By Kalin Kipling
CAIR-SV Communications Manager
For the first female street artist in Afghanistan, work is dangerous and frightening.
But Shamsia Hassani, born in 1988, wants to continue to instill hope and inspiration in her fellow Afghan people – particularly women – and change people’s views of her country.
Shamsia uses the war-torn buildings in Kabul, Afghanistan’s capital, as a canvas.
“I thought that graffiti is a good way to introduce art to people in Afghanistan,” Shamsia said in an interview with CAIR Sacramento Valley. “And it also is a good way to take off the bad memories of war from people’s minds.”
The artist’s work is not for the faint of heart: She often faces scorn from men passing by as she paints images featuring powerful images of women.
“When I’m making art, I hear a lot of bad words from people and sometimes some people come to stop my work,” Shamsia said.
She has even been pushed to leave the country by her family due to safety concerns.
However, she says Afghanistan is her heart and home – and she points out that her parents still live there.
She says on her website that her graffiti artwork, which she began painting in December 2010, aims to portray “Afghan women in a male-dominated society.”
The woman character portrayed in all of her pieces is “proud, loud and can bring positive changes to people’s lives.”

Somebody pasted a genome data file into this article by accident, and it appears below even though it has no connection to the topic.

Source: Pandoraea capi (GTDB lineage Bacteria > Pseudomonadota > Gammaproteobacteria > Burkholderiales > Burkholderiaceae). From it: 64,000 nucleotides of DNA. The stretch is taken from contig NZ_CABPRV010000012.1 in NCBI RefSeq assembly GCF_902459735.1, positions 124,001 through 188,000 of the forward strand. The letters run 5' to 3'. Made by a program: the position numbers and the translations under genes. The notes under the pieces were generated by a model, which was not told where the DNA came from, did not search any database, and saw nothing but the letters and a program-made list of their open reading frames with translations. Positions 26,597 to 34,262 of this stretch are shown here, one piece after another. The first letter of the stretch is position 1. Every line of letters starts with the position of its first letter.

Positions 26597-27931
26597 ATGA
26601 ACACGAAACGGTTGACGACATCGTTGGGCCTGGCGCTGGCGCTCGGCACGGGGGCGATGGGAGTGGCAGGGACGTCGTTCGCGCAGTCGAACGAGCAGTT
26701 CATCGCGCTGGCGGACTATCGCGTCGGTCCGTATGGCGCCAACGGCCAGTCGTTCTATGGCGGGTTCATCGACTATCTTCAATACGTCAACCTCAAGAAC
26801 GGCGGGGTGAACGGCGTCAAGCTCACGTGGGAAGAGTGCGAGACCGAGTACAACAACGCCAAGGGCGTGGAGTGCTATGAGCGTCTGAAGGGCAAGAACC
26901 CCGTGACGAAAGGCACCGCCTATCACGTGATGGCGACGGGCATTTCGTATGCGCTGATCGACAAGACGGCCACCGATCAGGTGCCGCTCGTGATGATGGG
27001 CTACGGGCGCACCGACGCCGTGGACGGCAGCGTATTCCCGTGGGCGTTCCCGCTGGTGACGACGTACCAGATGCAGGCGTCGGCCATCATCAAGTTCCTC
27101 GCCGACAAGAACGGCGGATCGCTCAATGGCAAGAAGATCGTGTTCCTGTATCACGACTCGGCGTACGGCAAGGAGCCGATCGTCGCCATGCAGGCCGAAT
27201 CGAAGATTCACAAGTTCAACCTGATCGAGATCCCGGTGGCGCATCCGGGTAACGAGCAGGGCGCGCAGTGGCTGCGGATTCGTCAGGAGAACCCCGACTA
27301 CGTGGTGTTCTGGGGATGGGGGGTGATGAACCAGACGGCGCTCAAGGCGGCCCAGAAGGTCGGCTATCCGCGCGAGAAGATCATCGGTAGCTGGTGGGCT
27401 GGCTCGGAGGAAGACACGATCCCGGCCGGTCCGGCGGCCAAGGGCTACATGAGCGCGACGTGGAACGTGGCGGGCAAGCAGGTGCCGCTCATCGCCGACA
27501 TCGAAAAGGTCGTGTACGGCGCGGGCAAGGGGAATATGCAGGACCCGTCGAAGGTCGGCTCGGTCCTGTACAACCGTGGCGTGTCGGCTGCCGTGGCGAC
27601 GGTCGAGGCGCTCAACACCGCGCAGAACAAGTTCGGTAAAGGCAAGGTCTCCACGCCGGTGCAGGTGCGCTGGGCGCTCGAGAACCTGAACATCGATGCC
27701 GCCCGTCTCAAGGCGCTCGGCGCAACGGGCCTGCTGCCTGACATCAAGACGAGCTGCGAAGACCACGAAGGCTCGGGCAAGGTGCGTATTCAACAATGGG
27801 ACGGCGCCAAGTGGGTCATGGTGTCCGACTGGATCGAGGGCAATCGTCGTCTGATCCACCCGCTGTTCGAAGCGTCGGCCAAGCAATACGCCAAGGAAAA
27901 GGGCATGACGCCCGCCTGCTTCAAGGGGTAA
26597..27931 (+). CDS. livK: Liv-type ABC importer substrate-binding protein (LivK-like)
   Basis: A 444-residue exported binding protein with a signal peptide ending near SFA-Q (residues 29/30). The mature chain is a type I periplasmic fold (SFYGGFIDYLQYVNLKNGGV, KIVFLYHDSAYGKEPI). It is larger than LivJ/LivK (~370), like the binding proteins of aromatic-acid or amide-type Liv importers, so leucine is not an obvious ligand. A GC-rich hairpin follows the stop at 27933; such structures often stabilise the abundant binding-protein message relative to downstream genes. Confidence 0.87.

“She has no mouth, but she has a musical instrument to play her words through,” Shamsia said. The instrument makes her feel stronger and more powerful, the artist said.
“She tries to give people energy and tries to tell people to stay strong in bad situations,” she said.
When she’s not bringing color and vibrancy to Kabul’s streets, Shamsia can be found teaching art at Kabul University or traveling the world to share her ideas and artwork.
“I love doing art because it’s an international language,” she says. “Everybody can feel it and everybody can understand it.”
And the capital of California – Sacramento – is now home to one of her stunning pieces.
As part of the Wide Open Walls mural festival, Shamsia spent the past week painting a mural featuring her signature female character on an outer wall of the Sacramento News & Review (SN&R) building on Del Paso Boulevard.
Now Sacramentans can take in a positive piece of Kabul a world away from the Afghan city.
“I’m here to show a brighter side of Afghanistan and change people’s minds about women in Afghanistan – that they are strong and they are powerful,” said Shamsia about her visit to Sacramento. “No one knows about art in Afghanistan. There is something positive going on.”
CAIR Sacramento Valley is sponsoring her trip here. Please donate here to help fund her travel.
CONTACT: Kalin Kipling, CAIR-SV Communications Manager, 916-441-6269, email@example.com